Today is the last day of Audiobook Week, and that is sadmaking. Yet, today’s discussion topic is a lot of fun.
Where do you learn about great audiobook titles? Find reviews? Buy your audiobooks? Share your secrets with the rest of us!
I’ll let you in on a little secret, I am not a rich, reclusive millionaire who has an unlimited budget for purchasing audiobooks and the time to listen. Nope, I work for a living, in an industry not well know for its exorbitant wages. Audiobooks are expensive, and my budget is limited, so I have to be creative in order to keep on listening to 15-20 Audiobooks a month. If I was going to purchase all my audiobooks through Audible I would probably spend close to $200 dollars a month. This doesn’t fit nicely into my budget.
My biggest source of Audiobooks is my Public Library and their Overdrive System. Years ago, I also used NetLibrary, but I’m not sure if it even exists anymore since I haven’t used it in well over a year. Here is my trick for Overdrive. I am lucky to live in a major Metropolitan area, with 5 major counties within a drivable distance. At some point in my life I have lived or worked in these counties and have the Library cards to prove it. Also, due to Access PA, many Pennsylvania libraries open membership up to any Pennsylvania resident. This makes the number of titles available to me much greater. Now, part of me wonders if I am gaming the system, so each year I make a donation to all the libraries that I actively use. It’s not a major donation, and in the end it’s much less that if I purchased these titles, but I think it’s a good gesture in an economy where places like Libraries are often the first to experience cuts.
So, the point of this is, get to know your library system. Talk to your librarians. Find out what is available and ask how you can help. Many libraries accept book and audiobook donations, which is a good place to send the books that are cluttering your house.
Now, many book bloggers are used to getting review copies sent to them almost willy nilly. For Audiobooks, it’s a much more careful and deliberate process. Each month I visit all the major Audiobook Publishes and figure out which of their new releases I am interested in. I also have signed up for their newsletters in case I missed something. For many Publishers I have been able to develop a contact person for requesting titles. Some of them have actually contacted me, and others I worked to discover. Yet, I try and work to maintain the relationship, however it gets started. There are a few Publishers, like Penguin Audio, Harper Audio and Simon & Schuster Audio that send out occasionally emails letting bloggers know what titles are available for review. Throughout my efforts I have developed relationship with all but two of the major Audiobook publishers. These relationships have been rewarding in more ways than just free audiobooks, but encouragement, recommendations and promotion as well.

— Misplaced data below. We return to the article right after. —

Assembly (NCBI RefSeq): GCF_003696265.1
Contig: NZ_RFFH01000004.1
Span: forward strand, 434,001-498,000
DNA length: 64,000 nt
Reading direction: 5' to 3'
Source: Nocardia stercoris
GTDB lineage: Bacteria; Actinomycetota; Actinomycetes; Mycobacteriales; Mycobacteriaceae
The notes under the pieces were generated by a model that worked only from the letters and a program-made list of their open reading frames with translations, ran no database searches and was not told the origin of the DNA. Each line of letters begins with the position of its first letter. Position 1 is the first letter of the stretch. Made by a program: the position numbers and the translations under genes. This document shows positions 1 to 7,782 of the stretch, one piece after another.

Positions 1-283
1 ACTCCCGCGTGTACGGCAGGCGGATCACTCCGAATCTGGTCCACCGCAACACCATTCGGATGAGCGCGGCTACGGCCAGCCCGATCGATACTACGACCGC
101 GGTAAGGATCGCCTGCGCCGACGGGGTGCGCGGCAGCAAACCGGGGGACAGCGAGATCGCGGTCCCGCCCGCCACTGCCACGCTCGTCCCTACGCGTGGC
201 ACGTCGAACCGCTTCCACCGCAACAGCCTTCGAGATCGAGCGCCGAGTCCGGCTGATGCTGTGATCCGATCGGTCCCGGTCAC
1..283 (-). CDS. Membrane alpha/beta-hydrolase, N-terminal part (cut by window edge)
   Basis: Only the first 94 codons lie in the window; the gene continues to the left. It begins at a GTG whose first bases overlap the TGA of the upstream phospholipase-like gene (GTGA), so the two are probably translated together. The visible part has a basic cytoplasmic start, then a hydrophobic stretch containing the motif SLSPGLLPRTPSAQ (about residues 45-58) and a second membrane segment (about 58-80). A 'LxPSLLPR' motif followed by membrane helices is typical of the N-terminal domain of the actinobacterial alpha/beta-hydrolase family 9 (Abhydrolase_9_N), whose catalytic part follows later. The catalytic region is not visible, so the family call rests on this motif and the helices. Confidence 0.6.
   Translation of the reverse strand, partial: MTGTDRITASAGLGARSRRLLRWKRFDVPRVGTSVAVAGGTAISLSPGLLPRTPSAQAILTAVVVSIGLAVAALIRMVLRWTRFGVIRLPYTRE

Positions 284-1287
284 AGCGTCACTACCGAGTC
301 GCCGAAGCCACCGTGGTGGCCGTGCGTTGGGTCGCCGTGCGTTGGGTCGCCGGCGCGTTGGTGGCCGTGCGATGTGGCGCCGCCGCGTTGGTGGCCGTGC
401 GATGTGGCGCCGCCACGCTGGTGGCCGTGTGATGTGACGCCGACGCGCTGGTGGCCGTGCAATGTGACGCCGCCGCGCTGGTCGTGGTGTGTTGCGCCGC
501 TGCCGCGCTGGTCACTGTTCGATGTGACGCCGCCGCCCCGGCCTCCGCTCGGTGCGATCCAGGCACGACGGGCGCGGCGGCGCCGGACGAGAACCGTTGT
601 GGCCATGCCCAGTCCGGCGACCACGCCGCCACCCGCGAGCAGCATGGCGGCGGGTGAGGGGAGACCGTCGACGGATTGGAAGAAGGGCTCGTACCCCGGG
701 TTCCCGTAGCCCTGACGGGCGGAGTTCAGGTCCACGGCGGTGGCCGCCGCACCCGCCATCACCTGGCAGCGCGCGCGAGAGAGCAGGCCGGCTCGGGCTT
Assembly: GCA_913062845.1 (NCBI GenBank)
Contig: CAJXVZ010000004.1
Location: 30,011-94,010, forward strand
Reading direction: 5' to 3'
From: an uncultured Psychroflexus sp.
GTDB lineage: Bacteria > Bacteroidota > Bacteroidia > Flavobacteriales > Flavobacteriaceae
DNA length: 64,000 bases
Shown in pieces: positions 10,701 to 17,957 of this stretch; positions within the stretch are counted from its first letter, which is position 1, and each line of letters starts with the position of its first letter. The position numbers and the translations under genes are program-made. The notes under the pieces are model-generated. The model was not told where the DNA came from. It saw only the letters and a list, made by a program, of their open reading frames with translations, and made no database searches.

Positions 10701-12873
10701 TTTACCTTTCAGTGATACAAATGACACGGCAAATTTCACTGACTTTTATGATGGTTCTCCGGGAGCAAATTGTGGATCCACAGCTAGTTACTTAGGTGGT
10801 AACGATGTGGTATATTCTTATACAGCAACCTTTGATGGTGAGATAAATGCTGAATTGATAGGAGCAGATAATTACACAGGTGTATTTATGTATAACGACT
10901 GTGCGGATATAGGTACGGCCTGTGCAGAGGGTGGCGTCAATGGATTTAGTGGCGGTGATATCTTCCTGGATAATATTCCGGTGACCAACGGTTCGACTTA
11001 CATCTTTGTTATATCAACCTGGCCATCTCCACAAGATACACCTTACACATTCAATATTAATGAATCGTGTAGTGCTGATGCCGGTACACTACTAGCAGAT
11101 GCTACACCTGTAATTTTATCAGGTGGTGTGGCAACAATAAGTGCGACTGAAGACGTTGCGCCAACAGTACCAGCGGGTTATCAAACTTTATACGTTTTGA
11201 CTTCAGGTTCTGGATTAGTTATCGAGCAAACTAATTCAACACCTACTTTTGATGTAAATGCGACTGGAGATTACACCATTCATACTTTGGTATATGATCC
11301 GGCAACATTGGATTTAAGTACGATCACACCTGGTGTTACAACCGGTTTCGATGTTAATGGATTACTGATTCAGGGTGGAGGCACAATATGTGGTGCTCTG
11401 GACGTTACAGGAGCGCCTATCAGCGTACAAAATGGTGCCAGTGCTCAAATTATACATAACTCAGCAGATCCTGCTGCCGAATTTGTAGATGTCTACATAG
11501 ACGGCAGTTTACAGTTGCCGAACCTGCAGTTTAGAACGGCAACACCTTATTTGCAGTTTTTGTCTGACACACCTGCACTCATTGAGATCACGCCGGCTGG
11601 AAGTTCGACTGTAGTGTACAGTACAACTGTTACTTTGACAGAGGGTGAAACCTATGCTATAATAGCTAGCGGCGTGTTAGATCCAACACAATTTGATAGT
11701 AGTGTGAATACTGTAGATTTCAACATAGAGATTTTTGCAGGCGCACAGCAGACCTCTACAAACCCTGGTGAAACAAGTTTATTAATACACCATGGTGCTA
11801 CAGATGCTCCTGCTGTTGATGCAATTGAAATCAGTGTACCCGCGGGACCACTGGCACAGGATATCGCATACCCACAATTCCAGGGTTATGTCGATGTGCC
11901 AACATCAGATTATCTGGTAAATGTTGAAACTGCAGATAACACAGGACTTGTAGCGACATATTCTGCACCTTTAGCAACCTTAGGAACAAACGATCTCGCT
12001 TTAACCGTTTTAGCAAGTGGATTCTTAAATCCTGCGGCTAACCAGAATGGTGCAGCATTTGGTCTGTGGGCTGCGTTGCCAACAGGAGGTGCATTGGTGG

Some tips for dealing with publishers. Only ask for titles that you are truly interested in, and will be able to review in a timely manner. When you do review a title, send a link to your review. Publishers prefer honest reviews over fake positive ones, and I never have had an issue with a negative review affecting my relationship with a publisher. Lastly, for new release titles, try to have your review as close to release date as possible. There is nothing wrong with asking a publisher for advice on when to publish a review to increase buzz. I know I have a few times.
There are a few tools I use to find upcoming audiobooks beyond Publisher Websites. Audiofile puts out a list of New Releases that usually cover a two or three month period that is searchable by genre and Publisher. Be careful with this because sometimes the info is not totally accurate. It helps to double check any info with the individual publishers. I love Overdrives classic search. Its new search sucks, but the classic search is still available at this link. Finally, Fantastic Fiction has an Audiobook New Release search filter that I use often. Just remember that this information is for releases in the UK, and it’s not always accurate for the US.
Finally, I want to thank Jen from Devourer of Books for hosting this event. It’s incredibly rewarding to see the passion for audiobooks taking hold. Thanks to everyone who has participated. Feel free to hit me up on twitter, or send me an email or Facebook Message if you ever have any questions about Audiobooks, or just want to chat.
An Interview with Audiobook Narrator Michael Goldstrom